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Book review – Global Mindset: Cultivating Knowledge in Multinational Organizations

Reviewed by Irene McMahon

Global Mindset: Cultivating Knowledge in Multinational Organizations
By Robert P. French
Cambridge Scholars, 2019

Mission Round Table Vol. 15 No. 1 (Jan-Apr 2020): 48

Over the past decade, the term global mindset has become a buzzword appearing in articles and books dealing with twenty-first century leadership. It is a concept which leaders of international mission organisations need to understand and pay attention to if they hope to train and support leaders in today’s world.

The term has emerged primarily in the world of multinational corporations where it has been observed that, as leaders have relocated to new cultural contexts, previous effectiveness could not guarantee effectiveness in the new context. This led to the question: “why didn’t effectiveness in one context guarantee success in another? Global mindset emerged as an explanation” (1). While the term offered an apparent explanation to the problem, the meaning of global mindset remained ambiguous. French’s book is an attempt to clarify the concept and its associated assumptions.

One of the strengths of this book is the exhaustive literature review of works considering the concept of global mindset. Even so, French concludes that scholars’ definitions and conceptualizations of this term are “vast, varied and difficult to summarize” (21). Of the 94 publications surveyed, 25% offered no definition and 36% offered unique definitions of the concept. These studies assume that a mindset somehow “enables an individual and/or organisation to effectively respond to global challenges and opportunities through cognitive processes, filters, or beliefs” (36). Yet the meaning of “mindset” lacks clear definition. The studies are consistent in their understanding that global knowledge is fundamental to cultivating a global mindset. Specifically, three types of knowledge are identified as imperative to a leader’s effectiveness: cultural knowledge, knowledge of the industry in which s/he is working, and knowledge of the organisation they are part of (39). What is missing in much of the literature is a study of the relationship between global knowledge and global mindset. This is the contribution French hopes to make to this field.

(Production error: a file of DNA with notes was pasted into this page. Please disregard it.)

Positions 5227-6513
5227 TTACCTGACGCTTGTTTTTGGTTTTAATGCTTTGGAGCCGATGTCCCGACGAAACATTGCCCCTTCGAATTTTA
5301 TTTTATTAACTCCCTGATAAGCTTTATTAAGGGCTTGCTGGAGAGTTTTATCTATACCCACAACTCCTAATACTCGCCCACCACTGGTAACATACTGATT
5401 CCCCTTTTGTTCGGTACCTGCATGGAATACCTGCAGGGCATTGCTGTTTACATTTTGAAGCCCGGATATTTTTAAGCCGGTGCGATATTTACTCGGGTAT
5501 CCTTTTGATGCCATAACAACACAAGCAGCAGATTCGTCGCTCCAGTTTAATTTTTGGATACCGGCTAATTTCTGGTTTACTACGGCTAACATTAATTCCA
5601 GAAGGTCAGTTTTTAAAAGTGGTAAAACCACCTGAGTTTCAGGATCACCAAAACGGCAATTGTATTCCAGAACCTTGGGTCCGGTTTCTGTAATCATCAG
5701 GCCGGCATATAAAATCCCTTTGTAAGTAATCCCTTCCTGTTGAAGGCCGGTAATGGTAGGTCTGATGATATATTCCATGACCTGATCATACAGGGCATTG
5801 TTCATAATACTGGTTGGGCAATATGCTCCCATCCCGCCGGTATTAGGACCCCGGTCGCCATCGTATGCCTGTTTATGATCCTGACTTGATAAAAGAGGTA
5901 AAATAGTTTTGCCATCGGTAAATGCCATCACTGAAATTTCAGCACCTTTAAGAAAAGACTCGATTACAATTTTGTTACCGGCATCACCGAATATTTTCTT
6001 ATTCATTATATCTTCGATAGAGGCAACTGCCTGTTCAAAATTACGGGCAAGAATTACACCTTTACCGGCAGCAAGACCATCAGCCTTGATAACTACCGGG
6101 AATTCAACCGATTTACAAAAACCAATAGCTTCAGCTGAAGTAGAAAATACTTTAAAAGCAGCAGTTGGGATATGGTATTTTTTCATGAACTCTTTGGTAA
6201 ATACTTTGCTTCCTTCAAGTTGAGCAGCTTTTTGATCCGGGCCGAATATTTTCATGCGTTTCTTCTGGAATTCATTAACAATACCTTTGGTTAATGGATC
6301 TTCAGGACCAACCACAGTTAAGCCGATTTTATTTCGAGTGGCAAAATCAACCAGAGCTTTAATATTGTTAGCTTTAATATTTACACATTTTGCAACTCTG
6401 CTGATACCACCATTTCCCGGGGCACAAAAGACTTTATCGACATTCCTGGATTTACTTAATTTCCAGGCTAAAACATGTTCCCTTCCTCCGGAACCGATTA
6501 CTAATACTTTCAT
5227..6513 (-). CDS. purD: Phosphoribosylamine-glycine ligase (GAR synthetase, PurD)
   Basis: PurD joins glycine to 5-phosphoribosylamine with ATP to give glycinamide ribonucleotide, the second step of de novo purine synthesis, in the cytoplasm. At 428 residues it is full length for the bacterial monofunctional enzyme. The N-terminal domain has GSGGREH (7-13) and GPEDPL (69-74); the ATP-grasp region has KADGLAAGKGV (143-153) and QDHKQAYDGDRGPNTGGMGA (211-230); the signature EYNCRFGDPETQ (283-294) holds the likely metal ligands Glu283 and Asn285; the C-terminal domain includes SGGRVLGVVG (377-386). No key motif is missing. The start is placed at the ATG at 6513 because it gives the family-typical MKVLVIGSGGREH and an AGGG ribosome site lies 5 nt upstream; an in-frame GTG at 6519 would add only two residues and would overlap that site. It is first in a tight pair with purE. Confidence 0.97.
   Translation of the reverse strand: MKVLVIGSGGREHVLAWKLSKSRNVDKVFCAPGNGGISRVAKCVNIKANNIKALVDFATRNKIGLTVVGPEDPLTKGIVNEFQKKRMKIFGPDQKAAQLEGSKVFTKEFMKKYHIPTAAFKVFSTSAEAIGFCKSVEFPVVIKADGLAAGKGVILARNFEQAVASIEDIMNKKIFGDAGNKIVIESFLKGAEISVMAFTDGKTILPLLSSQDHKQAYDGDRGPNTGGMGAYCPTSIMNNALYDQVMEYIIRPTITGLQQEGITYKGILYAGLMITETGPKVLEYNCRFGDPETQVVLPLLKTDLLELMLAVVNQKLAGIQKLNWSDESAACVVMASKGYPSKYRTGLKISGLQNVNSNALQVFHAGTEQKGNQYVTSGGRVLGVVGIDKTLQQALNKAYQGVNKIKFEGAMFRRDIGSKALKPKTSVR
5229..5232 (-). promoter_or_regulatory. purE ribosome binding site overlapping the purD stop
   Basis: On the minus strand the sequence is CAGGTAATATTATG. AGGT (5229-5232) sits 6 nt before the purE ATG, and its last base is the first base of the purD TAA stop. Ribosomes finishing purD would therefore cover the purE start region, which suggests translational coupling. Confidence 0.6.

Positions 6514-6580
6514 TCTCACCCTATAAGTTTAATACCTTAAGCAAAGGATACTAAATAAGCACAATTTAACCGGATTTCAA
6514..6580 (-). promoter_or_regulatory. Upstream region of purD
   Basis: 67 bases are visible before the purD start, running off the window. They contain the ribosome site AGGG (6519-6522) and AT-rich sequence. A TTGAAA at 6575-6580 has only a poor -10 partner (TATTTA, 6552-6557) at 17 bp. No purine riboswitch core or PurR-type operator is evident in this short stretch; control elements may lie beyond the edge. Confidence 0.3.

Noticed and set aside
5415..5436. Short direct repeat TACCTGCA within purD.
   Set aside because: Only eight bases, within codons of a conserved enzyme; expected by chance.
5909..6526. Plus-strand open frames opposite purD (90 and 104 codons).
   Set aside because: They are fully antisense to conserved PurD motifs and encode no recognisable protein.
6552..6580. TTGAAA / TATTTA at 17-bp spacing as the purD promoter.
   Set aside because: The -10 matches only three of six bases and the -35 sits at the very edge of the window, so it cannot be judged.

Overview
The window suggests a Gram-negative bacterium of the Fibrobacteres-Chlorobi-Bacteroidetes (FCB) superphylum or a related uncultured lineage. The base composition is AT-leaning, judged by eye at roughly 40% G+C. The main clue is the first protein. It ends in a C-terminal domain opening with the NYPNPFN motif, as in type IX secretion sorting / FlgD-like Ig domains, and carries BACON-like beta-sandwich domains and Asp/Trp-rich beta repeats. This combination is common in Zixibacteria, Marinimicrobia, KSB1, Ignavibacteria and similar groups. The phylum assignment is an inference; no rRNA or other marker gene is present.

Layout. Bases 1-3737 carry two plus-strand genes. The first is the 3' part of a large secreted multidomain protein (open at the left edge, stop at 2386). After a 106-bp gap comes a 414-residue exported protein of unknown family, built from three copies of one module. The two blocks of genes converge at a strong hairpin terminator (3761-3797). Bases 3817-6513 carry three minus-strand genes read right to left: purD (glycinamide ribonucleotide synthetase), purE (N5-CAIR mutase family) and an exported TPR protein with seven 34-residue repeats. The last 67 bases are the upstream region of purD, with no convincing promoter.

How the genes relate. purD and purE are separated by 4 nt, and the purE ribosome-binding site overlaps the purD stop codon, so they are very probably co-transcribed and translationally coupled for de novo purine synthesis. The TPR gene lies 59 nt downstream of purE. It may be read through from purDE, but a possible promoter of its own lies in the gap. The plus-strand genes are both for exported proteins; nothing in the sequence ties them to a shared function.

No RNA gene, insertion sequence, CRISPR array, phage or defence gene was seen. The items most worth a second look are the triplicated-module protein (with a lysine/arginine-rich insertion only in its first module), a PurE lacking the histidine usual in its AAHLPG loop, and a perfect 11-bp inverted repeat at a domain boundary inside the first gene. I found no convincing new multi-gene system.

French has elected to undertake his study within the industry of global Christianity. He has chosen the  United Methodist Church (UMC) as  it represents an organization operating in multiple contexts throughout the globe. He suggests that the industry of global Christianity is underrepresented in the study of global mindset.